TO say this was a much anticipated gig would be something of an understatement.

Robert Plant, yes, the Robert Plant in the unlikely surroundings of Colne Muni with his new band - who could fail not to be impressed?

Certainly not a single member of the sold out audience who witnessed something truly special.

Saving Grace are the latest in a series of musical projects into which the former Led Zeppelin singer thrown himself wholeheartedly into in recent years following on from The Band of Joy and the Sensational Shapeshifters.

Anyone expecting raucous versions of Whole Lotta Love or Black Dog were in for a disappointment.

The wonder of Wolverhampton has moved on and he's making the music he wants to - and every credit to him for that.

As ever he has surrounded himself with a musical collective of the highest order - singer Suzy Dian, Tony Kelsey on guitar and mandolin, Matt Worley on banjo and guitar and percussionist Oli Jefferson.

Together they created something truly magical at the Muni.

With a stage set up almost like a recording studio - Persian rug on the floor, a multitude of instruments lying within easy reach - this was an intimate evening of the highest order.

This was a night of genuine roots music - early blues, Appalachian mountain music, folk-inspired traditional songs, tunes captured in the early field sound recordings.

What was great was the sheer enjoyment Robert Plant got from performing the songs and from the playing of his musical partners. For someone who, let's face it is a musical legend, he was just so humble, often contenting himself with playing the role of backing singer, maraca shaker or simply spectator as his ensemble wove their sonic tapestry around us.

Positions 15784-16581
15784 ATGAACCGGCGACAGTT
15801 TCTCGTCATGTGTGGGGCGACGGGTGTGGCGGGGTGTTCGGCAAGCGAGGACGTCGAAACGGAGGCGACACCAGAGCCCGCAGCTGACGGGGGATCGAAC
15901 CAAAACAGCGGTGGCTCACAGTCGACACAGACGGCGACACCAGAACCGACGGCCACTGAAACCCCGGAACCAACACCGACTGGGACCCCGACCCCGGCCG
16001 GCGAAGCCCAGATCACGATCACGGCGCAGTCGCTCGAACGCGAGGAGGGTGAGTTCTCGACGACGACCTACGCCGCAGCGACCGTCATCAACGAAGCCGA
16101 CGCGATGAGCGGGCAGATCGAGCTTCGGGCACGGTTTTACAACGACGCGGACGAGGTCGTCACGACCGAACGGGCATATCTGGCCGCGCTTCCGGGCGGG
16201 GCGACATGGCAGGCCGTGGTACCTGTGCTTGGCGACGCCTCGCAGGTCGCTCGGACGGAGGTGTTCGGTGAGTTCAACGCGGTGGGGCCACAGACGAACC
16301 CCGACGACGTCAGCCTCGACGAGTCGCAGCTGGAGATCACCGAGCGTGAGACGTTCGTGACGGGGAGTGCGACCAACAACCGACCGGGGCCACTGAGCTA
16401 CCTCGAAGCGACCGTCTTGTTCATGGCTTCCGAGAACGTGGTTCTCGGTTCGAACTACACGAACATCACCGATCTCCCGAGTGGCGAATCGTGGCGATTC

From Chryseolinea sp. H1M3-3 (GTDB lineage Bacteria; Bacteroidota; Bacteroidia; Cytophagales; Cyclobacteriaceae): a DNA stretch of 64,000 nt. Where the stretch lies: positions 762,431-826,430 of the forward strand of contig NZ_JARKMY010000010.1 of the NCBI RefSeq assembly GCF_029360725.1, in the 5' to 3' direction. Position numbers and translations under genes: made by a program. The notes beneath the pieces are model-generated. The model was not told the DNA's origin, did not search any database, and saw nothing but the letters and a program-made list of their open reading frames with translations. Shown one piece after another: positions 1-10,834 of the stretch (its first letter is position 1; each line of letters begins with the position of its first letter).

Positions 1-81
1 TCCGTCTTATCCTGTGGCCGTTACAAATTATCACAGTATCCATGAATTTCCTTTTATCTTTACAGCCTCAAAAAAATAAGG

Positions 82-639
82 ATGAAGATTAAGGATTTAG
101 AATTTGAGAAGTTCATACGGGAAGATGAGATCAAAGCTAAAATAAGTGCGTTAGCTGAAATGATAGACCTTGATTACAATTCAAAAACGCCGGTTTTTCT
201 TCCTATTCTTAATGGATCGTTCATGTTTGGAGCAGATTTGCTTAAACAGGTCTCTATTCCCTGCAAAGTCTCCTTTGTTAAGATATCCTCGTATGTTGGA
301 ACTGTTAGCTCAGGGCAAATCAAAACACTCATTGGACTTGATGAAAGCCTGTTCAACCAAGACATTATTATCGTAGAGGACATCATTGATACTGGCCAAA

But when he did put himself centre stage it was a treat to behold. That voice is still as distinctive as ever and his harmonies with Suzy Dian were just perfect.

From the traditional Cindy I'll Marry You to a cover of Moby Grape's It's a Beautiful Day Today, the setlist spanned the decades and for the audience it was like being given the opportunity to open the most perfect advent calendar with a real treat behind every window.

Highlights, of which there were many, included the complete silence from the audience which greeted many of the songs, so spellbound were they by what we on offer; the hauntingly beautiful four-part harmonies and Robert Plant's easy grace. He was clearly having a ball - and so were we.

"Well it beats staying in," he quipped at one stage. It certainly did!